Tight, tough and taut with tension — the late 1960s energy of the Contemporary Jazz Quintet, led by Detroit pianist Kenn Cox, lit a little-known brushfire in jazz history that is worth rekindling.
“You never got a chance to rest, mentally or spiritually, with that group,” bassist Ron Brooks recalled. “I felt like I was being pulled along by a train with lots of engines in it. It kept me on my toes and it was great.”
Brooks, a mainstay of the Detroit jazz scene for decades, is just the man to strike the match. He is one of two surviving members of the quintet, along with drummer Danny Spencer, who now lives in California.
Brooks assembled his “Trio +2” for the 2016 Detroit Jazz Festival as part of a tribute to Cox, thinking that it would be a one-shot. But the hard-driving, intricate music — all of it original to the group — was a revelation to a new generation of Detroit jazz lovers.
“The music was so challenging, it seemed like every time we played it, it was different,” Brooks said. “It’s like driving a car you know that’s got more in it than the last time you drove it.”
Cox’s group, with Brooks on bass, made two recordings for Blue Note Records in 1968 and 1969 that are worth seeking out. Leading critic Leonard Feather predicted that the group would leave “as firm a mark in jazz territory as did the Miles Davis Quintet a decade ago.” Feather also joked that Brooks, then 33, was the “elder statesman” of the group.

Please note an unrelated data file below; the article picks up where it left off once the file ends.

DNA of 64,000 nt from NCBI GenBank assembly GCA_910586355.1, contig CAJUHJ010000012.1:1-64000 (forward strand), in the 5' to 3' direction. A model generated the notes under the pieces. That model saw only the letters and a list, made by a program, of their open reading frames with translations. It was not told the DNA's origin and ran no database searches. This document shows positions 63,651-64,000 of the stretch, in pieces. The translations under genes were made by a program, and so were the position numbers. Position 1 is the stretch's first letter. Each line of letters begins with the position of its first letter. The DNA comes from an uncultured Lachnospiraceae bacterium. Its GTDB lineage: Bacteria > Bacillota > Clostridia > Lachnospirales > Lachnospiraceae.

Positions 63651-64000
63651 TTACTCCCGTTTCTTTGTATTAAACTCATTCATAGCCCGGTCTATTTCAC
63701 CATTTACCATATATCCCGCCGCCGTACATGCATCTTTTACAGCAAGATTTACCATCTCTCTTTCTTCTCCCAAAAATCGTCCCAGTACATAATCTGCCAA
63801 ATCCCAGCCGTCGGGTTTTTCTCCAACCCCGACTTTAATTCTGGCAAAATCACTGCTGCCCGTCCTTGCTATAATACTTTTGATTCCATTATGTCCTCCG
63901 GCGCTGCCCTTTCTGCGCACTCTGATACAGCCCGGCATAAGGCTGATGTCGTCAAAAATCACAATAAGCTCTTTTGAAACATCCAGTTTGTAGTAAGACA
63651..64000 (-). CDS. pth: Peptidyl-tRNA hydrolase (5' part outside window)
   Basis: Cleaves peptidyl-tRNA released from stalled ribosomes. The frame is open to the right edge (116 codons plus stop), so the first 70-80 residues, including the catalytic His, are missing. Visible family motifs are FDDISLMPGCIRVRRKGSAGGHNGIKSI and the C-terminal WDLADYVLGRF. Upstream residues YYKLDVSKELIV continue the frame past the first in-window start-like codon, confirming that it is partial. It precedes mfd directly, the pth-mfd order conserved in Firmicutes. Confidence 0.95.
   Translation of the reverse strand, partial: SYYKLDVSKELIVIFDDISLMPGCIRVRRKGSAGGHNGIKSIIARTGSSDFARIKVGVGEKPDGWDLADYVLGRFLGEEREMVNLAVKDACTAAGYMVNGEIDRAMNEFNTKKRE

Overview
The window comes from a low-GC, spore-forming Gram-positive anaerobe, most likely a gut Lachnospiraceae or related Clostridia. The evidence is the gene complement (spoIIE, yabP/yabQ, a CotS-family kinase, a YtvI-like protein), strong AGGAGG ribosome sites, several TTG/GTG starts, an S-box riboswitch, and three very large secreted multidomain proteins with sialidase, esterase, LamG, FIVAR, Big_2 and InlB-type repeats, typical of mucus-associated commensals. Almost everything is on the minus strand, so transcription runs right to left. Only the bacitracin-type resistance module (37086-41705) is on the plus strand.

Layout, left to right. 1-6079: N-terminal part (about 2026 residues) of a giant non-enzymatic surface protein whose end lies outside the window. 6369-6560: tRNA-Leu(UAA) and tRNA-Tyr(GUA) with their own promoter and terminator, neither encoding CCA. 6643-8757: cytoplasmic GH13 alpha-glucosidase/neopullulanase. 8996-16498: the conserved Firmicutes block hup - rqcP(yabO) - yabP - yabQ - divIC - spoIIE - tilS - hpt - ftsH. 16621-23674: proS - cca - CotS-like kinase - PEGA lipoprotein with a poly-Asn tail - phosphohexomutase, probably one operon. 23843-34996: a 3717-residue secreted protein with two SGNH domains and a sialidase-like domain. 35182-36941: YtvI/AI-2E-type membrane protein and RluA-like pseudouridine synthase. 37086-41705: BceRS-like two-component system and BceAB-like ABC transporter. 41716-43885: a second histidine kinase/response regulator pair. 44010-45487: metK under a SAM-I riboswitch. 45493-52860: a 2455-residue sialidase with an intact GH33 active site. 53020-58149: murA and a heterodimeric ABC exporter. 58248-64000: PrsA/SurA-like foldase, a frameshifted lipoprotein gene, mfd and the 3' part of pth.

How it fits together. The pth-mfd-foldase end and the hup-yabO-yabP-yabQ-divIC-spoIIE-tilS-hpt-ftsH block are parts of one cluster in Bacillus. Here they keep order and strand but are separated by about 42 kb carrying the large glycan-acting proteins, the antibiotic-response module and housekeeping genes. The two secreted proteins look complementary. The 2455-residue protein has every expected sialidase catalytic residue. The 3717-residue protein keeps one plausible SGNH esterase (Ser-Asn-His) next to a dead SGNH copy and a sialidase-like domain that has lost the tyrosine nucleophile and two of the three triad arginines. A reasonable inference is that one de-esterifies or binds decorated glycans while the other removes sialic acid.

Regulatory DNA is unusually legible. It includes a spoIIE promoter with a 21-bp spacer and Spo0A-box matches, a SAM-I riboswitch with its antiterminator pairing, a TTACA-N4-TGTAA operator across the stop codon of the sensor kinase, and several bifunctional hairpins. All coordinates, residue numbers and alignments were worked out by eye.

Although Cox was a brilliant pianist and Detroit legend, he never broke through to national recognition before his death in 2008. Brooks is among many who cherish the music the quintet left behind.
“I was overwhelmed at the time, but as I look back, it was a great personal growth experience,” he said. “They cut a new path through a forest of inventive and contemporary music.”
Brooks studied at the University of Michigan and got his first big break as a member of Bob James Trio. In the late 1960s, he toured with Duke Ellington in Europe, and played with Sarah Vaughan, Mel Tormé and Sonny Stitt.
Many Michiganders know Brooks as the owner and guiding spirit of Ann Arbor’s fabled Bird of Paradise jazz club.
In its 18-year run from 1985 to 2004, dozens of jazz icons were heard in an intimate club setting.
“It was one of the great listening rooms, besides the Village Vanguard,” he proudly recalled.
Alert ears, a soft-spoken humility and receptiveness to the moment serve Brooks well in his current day gig, training people in restorative justice mediation.
“It takes a good listener to play good music and it takes a good listener to help with conflict mediation,” he said.
Every day, he runs into people who stop him to reminisce about the Bird of Paradise’s glory days.
“I miss the club,” he admitted. “But I don’t miss the business.”
Ron Brooks Trio + 2 6:45-8:15 Friday, Aug. 4, Lansing Jazz Fest, South Stage